France: Don’t Be Fooled By The Fall In The Unemployment Rate

The fall in France's unemployment rate to 8% in the fourth quarter of last year, from 9.1% in Q3, cannot be considered as good news and is simply the consequence of the health situation. The crisis has not yet shown its true face on the French labor market.

A trade union-supporting protester in Toulouse earlier in February

A decline due to an increase in inactivity

In France, the unemployment rate (as defined by the ILO) fell in the fourth quarter of 2020, reaching 8% after 9.1% in the third quarter. Over one year, and therefore compared to the situation that prevailed before the health crisis, the unemployment rate is almost stable. At the time of the first lockdown, in the second quarter of 2020, the unemployment rate had fallen to 7.1 percent.

Given the current health context, this decrease in the unemployment rate over one quarter cannot be considered good news. Indeed, the unemployment rate is defined as the share of those actively looking for a job in relation to the active population, i.e. those who are looking for a job and those who have one. However, the health crisis and the lockdowns, including the one in force between 30 October and 15 December, are having the effect of discouraging some of those who wish to look for work or pushing them to refrain from taking the steps to find employment.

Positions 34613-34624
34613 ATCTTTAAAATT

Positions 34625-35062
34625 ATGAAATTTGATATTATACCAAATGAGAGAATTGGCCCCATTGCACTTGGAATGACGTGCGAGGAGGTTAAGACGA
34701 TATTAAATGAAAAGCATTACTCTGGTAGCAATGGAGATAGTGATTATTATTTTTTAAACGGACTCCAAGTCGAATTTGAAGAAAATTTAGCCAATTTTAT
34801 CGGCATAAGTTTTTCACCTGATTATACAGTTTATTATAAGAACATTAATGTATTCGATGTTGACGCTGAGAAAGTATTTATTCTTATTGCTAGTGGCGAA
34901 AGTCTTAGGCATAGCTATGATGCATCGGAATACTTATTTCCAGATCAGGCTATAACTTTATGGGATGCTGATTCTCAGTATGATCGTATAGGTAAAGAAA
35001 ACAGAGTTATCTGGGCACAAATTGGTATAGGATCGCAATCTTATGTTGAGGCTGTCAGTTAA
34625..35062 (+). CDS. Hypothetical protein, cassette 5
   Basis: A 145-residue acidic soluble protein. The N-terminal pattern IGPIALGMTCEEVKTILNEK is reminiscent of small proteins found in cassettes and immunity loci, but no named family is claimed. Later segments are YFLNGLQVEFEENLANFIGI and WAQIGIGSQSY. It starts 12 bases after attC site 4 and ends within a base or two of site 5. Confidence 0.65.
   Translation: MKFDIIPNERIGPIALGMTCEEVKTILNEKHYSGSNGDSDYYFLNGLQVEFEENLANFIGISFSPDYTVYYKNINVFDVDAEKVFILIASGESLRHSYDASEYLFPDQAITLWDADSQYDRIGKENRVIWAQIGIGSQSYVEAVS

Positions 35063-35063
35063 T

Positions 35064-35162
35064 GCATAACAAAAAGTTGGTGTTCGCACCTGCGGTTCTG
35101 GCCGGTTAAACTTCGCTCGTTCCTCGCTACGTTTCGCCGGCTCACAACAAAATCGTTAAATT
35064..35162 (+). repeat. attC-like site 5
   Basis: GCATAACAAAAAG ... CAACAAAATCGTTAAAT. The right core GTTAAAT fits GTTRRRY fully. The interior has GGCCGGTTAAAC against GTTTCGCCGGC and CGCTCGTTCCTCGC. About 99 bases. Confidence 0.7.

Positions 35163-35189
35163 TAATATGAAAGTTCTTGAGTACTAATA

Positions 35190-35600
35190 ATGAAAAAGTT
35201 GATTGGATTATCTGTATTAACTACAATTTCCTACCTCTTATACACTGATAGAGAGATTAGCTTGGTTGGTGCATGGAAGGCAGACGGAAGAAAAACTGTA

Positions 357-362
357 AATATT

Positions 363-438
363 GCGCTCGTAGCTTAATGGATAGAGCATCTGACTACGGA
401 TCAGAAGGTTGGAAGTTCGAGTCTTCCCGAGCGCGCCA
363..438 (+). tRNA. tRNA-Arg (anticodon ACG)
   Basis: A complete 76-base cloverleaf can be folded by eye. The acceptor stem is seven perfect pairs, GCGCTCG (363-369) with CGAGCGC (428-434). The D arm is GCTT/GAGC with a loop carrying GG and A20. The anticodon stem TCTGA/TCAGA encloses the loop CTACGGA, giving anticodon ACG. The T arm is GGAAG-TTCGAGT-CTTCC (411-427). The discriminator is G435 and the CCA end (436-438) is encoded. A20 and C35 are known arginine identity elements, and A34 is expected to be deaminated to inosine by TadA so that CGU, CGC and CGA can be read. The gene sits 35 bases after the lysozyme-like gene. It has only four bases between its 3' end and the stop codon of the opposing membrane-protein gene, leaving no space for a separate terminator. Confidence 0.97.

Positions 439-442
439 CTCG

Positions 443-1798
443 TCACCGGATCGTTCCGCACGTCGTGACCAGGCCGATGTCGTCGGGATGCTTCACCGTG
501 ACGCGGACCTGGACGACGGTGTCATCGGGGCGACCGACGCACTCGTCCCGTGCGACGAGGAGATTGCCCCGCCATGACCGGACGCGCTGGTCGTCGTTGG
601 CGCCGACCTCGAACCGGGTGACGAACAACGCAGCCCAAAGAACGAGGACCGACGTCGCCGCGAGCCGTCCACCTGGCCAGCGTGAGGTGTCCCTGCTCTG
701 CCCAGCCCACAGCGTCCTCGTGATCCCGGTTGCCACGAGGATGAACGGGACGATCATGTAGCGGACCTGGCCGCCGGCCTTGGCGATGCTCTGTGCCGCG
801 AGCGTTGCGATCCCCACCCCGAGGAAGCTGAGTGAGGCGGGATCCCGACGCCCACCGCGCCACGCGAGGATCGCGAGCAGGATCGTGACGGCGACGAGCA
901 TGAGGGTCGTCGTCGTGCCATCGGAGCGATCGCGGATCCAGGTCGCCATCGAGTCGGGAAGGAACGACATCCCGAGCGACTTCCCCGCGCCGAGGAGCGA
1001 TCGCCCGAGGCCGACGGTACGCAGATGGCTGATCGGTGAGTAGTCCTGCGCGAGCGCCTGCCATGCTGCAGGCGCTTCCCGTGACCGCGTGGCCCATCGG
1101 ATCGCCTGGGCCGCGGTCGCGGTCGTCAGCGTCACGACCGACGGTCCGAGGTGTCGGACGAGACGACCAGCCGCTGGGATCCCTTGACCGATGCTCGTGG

These people then fall into inactivity and are therefore no longer counted in the unemployment statistics. INSEE estimates that 4.1% of all 15-64 year old were in this situation in Q4, a figure that is slightly higher than the pre-crisis situation and comparable to the third quarter (4%). Nevertheless, this phenomenon is much less significant than that which prevailed during the first lockdown, when the share of 15-64-year-olds in this situation had increased to 6%, a historically high number.

Historically high underemployment

Moreover, the unemployment rate figures do not show the impact of the short-time working scheme. This scheme affected 6% of people in employment during the November 2020 lockdown and 3% in December. This is much less than the 25% observed in April 2020 during the first lockdown. Contrary to the situation prevailing in the spring, when most sectors had recourse to short-time working, short-time working was concentrated in only some sectors (accommodation and restaurants; arts, entertainment, and recreation; service activities). The extensive use of short-time working is not included in the unemployment statistics. But, it does lead to a decrease in the volume of hours worked by those in employment.

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